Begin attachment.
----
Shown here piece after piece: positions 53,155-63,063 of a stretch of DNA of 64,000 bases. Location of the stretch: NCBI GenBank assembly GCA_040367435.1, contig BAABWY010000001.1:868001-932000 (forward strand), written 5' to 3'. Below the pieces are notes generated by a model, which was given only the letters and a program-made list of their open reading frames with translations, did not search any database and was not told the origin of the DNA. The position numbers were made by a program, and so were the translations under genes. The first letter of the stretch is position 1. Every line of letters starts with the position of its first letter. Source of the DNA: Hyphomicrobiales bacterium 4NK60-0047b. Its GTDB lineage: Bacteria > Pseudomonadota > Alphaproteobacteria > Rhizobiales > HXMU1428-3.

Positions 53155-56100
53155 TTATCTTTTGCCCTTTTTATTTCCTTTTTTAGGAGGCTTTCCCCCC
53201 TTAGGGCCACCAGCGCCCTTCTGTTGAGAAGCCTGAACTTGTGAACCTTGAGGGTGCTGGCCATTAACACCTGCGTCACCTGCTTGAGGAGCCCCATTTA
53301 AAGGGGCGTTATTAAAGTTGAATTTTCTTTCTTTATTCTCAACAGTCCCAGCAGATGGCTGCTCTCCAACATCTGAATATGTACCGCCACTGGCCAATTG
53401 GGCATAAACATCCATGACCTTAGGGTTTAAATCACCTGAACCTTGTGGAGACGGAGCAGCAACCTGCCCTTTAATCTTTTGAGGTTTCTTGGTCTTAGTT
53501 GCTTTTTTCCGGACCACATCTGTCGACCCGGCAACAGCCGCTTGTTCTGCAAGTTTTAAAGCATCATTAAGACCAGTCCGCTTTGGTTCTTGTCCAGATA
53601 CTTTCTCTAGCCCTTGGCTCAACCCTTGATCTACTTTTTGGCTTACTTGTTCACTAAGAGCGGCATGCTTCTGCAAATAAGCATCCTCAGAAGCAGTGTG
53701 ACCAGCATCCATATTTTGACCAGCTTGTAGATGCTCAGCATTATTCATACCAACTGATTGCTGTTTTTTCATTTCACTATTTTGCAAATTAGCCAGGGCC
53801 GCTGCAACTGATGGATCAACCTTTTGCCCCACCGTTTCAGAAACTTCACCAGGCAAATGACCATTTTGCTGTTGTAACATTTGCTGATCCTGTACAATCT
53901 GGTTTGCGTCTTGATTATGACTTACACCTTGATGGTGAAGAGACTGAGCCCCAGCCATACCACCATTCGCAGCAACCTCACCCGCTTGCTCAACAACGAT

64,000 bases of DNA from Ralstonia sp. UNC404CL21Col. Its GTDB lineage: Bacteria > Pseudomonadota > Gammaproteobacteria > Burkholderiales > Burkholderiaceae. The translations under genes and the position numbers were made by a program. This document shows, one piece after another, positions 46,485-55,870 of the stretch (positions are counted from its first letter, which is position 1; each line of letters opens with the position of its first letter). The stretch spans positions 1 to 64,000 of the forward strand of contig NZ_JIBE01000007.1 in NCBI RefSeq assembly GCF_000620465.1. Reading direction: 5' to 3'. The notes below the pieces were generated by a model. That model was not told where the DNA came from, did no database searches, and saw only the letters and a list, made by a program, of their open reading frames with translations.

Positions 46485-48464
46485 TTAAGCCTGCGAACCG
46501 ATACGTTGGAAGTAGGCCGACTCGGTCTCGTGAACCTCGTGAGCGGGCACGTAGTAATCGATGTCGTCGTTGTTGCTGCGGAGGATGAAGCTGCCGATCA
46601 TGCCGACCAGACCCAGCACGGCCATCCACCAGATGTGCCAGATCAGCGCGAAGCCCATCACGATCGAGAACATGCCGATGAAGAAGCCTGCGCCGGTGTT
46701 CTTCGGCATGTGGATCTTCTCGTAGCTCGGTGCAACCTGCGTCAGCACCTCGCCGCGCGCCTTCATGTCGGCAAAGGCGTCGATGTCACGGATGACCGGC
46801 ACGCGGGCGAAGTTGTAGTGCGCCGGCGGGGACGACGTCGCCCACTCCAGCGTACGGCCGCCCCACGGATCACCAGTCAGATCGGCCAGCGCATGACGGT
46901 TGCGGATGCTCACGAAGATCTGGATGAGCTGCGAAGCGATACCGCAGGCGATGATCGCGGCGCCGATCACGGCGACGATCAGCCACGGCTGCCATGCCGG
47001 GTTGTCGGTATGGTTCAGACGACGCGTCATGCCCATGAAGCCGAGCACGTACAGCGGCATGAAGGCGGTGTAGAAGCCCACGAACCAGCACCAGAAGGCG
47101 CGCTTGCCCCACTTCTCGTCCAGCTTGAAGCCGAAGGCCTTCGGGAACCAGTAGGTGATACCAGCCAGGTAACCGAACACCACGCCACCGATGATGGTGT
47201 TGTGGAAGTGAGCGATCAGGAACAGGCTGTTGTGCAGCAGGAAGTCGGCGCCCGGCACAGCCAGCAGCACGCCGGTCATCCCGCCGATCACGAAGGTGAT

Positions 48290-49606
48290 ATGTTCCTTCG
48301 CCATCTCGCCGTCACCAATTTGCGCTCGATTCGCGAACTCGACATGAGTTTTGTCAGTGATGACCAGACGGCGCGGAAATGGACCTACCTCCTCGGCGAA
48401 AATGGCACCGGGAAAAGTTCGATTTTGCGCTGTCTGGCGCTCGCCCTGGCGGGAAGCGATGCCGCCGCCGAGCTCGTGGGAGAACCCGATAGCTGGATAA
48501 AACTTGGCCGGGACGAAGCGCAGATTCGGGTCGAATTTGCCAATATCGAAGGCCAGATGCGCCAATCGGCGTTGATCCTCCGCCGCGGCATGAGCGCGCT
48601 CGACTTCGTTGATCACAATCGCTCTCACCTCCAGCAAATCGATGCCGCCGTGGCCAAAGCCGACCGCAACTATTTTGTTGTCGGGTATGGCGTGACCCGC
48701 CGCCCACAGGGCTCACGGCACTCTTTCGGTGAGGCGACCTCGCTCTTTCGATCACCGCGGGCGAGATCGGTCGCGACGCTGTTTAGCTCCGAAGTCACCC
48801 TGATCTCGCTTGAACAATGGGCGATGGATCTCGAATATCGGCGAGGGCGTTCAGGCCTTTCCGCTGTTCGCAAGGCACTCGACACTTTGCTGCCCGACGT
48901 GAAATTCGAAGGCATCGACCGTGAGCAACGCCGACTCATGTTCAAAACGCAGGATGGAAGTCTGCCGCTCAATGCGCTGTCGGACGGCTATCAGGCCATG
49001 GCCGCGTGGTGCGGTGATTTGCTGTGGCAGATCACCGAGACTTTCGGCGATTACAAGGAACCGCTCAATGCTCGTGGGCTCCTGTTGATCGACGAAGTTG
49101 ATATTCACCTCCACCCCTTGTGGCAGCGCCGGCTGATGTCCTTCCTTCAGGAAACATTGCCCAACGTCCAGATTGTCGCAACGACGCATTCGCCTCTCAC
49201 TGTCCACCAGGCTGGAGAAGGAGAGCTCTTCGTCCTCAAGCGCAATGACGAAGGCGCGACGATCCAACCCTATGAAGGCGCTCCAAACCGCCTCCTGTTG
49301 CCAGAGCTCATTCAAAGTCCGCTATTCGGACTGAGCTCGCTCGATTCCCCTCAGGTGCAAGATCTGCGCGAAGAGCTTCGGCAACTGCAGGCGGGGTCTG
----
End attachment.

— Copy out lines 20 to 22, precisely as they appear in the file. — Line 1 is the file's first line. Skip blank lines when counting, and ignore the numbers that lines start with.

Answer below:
47001 GTTGTCGGTATGGTTCAGACGACGCGTCATGCCCATGAAGCCGAGCACGTACAGCGGCATGAAGGCGGTGTAGAAGCCCACGAACCAGCACCAGAAGGCG
47101 CGCTTGCCCCACTTCTCGTCCAGCTTGAAGCCGAAGGCCTTCGGGAACCAGTAGGTGATACCAGCCAGGTAACCGAACACCACGCCACCGATGATGGTGT
47201 TGTGGAAGTGAGCGATCAGGAACAGGCTGTTGTGCAGCAGGAAGTCGGCGCCCGGCACAGCCAGCAGCACGCCGGTCATCCCGCCGATCACGAAGGTGAT